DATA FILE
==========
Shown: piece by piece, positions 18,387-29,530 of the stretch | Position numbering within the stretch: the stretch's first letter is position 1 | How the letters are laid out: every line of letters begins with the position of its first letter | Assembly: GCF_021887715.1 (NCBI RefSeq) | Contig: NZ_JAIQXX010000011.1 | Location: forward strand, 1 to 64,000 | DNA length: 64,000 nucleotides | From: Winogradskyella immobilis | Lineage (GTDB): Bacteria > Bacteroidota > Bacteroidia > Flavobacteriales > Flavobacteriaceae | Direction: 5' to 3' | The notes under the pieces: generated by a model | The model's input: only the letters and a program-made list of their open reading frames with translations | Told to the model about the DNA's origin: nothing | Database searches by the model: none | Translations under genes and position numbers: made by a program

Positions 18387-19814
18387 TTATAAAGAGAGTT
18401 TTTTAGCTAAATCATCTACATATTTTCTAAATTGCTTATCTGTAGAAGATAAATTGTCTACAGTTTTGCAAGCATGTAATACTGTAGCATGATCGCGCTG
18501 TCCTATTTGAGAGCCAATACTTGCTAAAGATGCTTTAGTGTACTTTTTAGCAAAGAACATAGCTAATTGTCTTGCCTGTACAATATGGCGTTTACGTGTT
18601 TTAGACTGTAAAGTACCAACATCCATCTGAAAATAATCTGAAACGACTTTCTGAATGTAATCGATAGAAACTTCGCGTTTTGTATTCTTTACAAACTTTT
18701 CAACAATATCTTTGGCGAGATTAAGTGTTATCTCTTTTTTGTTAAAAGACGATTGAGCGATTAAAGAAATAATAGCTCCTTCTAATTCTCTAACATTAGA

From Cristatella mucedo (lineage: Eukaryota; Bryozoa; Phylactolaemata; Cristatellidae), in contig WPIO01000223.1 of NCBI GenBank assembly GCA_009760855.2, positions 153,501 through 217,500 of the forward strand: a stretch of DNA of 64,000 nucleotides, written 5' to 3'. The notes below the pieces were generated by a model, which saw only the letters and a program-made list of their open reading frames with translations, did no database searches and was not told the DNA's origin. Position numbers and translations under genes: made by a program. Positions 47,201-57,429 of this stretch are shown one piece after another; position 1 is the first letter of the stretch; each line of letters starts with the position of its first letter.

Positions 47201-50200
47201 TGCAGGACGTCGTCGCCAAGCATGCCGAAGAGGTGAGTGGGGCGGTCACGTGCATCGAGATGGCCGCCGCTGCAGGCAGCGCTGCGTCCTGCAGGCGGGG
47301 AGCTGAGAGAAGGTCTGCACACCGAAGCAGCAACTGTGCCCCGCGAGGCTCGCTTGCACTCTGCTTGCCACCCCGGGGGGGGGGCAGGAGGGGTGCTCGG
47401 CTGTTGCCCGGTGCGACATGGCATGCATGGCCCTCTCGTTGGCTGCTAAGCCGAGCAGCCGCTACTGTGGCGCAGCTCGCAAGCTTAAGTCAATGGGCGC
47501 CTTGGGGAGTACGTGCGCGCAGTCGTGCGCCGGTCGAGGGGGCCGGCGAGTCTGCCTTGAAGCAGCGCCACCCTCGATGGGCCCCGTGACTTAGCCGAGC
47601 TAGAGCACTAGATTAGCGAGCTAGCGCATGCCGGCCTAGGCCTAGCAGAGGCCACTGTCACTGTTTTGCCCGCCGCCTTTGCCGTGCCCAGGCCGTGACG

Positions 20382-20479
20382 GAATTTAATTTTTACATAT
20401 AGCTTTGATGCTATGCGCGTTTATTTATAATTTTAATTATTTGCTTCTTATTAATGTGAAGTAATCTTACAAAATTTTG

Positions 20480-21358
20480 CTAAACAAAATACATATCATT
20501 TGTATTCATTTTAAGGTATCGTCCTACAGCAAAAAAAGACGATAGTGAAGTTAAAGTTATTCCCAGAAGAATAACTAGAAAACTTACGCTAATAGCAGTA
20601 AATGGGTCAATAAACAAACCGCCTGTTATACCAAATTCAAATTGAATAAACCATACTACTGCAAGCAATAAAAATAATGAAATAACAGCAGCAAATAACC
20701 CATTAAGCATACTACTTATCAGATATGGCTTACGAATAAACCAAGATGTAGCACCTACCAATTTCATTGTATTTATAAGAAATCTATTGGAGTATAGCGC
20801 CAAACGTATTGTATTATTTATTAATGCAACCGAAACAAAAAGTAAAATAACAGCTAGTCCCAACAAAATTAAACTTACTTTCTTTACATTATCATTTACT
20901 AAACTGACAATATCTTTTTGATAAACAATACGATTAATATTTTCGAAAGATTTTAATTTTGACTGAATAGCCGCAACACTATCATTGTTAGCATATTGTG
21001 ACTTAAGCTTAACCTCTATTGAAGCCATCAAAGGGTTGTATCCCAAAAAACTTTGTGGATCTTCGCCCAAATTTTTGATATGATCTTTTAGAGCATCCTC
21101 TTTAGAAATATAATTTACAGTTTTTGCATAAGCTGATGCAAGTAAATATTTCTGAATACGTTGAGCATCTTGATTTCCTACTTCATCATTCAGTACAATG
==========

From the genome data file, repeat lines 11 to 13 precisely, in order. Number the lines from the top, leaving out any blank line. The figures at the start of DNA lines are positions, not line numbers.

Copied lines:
47301 AGCTGAGAGAAGGTCTGCACACCGAAGCAGCAACTGTGCCCCGCGAGGCTCGCTTGCACTCTGCTTGCCACCCCGGGGGGGGGGCAGGAGGGGTGCTCGG
47401 CTGTTGCCCGGTGCGACATGGCATGCATGGCCCTCTCGTTGGCTGCTAAGCCGAGCAGCCGCTACTGTGGCGCAGCTCGCAAGCTTAAGTCAATGGGCGC
47501 CTTGGGGAGTACGTGCGCGCAGTCGTGCGCCGGTCGAGGGGGCCGGCGAGTCTGCCTTGAAGCAGCGCCACCCTCGATGGGCCCCGTGACTTAGCCGAGC